Thursday, May 12, 2016

Film Week

A review of the films I've seen this past week.

They should have called this movie The Uninspired. Emily Browning returns home to her family a year after witnessing her mother's tragic death. Dad (David Strathairn) has now taken up with mom's old nurse (Elizabeth Banks), who may not be what she seems. Browning and her sister (a very cute Arielle Kebbel) soon set about trying to uncover the truth of their mother's death and their would-be stepmother. It's a nice-looking, well-shot and well-acted movie, but all of its turns are telegraphed a mile away, and it steers right into the cliches as though they were guardrails. It has the effect of being a movie that wants you to gasp at its very straightforwardness. Then there's a twist at the end that is supposed to re-contextualize everything but which doesn't really work and, worse, falls into the "people react to genuine trauma by becoming psycho killers" trope that I am very, very sick of. **

The newest high point of the Marvel Cinematic Universe. As I said about Captain America: The Winter Soldier, it's impressive that a film with this many characters and plotlines remains clear and compelling for its entire running time, even when we're taking side trips. By far my favorite thing about this movie is Chadwick Boseman's performance as T'Challa, the Black Panther, whose solo movie I truly can't wait for. Everyone gets a chance to shine here, with cameos galore, and the introduction of Spider-Man is fun as hell, but I was impressed with how it was first and foremost a Captain America movie, a sequel to The Winter Soldier's political complexity and the ongoing story of Cap's need to rehabilitate his friend Bucky. It's a thrilling movie with some of the MCU's best performances, and it nicely services its continuing character arcs. What I also like is that it ends in a place where our regular heroes are probably going to have to take a breather, which gives phase three an opportunity to focus on some new characters. It's going to be a long wait for Black Panther, but what a great portrayal. I need more. And I'll stop here, because this is the kind of movie I think is so fun I just start gushing instead of saying anything interesting. ****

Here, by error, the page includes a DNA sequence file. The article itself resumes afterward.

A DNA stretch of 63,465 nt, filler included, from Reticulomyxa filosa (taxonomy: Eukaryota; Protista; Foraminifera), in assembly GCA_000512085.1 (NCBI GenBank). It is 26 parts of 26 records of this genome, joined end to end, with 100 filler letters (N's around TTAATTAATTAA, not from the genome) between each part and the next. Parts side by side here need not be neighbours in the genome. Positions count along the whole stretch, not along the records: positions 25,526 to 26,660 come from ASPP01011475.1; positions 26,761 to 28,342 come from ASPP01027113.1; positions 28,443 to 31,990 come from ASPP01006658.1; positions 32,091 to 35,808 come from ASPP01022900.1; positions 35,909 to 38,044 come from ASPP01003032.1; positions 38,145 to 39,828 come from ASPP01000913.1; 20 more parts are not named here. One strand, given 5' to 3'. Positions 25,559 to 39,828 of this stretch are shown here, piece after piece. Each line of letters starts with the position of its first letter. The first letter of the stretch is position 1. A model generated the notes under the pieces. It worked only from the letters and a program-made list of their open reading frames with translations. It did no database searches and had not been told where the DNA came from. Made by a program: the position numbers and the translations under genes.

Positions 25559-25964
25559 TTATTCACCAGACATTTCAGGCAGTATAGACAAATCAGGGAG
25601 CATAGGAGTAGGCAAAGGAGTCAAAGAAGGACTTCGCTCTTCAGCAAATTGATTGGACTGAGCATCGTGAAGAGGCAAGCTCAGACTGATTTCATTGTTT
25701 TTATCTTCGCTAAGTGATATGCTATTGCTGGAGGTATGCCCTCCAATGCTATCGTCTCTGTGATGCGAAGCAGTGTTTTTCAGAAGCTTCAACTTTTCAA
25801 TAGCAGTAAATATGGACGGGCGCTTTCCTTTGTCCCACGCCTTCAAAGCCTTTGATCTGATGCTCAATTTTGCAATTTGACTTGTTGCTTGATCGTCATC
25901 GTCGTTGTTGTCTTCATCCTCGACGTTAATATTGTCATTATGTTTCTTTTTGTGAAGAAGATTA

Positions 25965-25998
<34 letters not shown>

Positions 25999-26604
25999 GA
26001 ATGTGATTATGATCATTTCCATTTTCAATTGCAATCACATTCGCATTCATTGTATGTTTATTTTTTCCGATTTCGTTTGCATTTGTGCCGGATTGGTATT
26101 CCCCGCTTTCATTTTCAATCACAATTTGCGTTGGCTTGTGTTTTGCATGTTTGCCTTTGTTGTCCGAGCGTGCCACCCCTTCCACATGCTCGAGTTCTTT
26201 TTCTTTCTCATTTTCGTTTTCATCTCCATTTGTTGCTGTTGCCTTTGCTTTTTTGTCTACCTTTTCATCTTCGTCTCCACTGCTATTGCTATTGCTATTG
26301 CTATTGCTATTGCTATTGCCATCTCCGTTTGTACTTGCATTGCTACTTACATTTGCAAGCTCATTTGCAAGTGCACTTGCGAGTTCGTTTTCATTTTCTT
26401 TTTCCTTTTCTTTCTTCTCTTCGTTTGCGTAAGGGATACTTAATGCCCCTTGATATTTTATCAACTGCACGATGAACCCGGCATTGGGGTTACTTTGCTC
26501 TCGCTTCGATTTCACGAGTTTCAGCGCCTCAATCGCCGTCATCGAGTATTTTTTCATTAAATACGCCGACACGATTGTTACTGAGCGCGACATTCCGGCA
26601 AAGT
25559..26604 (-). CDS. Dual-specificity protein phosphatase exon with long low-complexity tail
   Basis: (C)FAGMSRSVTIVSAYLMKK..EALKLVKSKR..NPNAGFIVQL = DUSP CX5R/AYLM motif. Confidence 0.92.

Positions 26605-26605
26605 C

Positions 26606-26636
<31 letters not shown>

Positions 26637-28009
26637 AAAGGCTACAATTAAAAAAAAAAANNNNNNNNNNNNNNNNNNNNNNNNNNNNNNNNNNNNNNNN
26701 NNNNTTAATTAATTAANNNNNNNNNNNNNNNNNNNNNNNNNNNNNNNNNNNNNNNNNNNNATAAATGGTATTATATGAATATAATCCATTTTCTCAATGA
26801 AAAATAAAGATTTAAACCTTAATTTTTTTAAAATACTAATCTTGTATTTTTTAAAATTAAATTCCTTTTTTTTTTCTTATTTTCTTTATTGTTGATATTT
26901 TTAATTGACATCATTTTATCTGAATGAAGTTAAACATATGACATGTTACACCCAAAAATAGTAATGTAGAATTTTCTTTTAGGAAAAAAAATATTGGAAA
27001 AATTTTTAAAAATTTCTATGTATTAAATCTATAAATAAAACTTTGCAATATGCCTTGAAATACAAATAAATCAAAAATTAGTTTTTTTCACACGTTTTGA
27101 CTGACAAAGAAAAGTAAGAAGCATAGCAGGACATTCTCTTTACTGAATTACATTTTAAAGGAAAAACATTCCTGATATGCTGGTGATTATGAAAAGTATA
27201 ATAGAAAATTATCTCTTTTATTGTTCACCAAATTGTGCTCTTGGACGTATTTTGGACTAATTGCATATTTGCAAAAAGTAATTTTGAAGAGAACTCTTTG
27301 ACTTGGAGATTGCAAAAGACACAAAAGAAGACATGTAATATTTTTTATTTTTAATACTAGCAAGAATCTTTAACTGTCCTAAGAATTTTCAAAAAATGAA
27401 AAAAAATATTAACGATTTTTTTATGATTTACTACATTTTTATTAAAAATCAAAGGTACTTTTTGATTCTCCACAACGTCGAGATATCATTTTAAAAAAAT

I'm glad I didn't see this classic Antonioni film until I was older. I think younger me wouldn't have quite gotten it. And, frankly, I think Roger Ebert has the better take on this depiction of ennui. I've nothing insightful to add to the body of criticism, but I'm so glad I absorbed this picture. Beautiful cinematography, fascinatingly compelling film. ****

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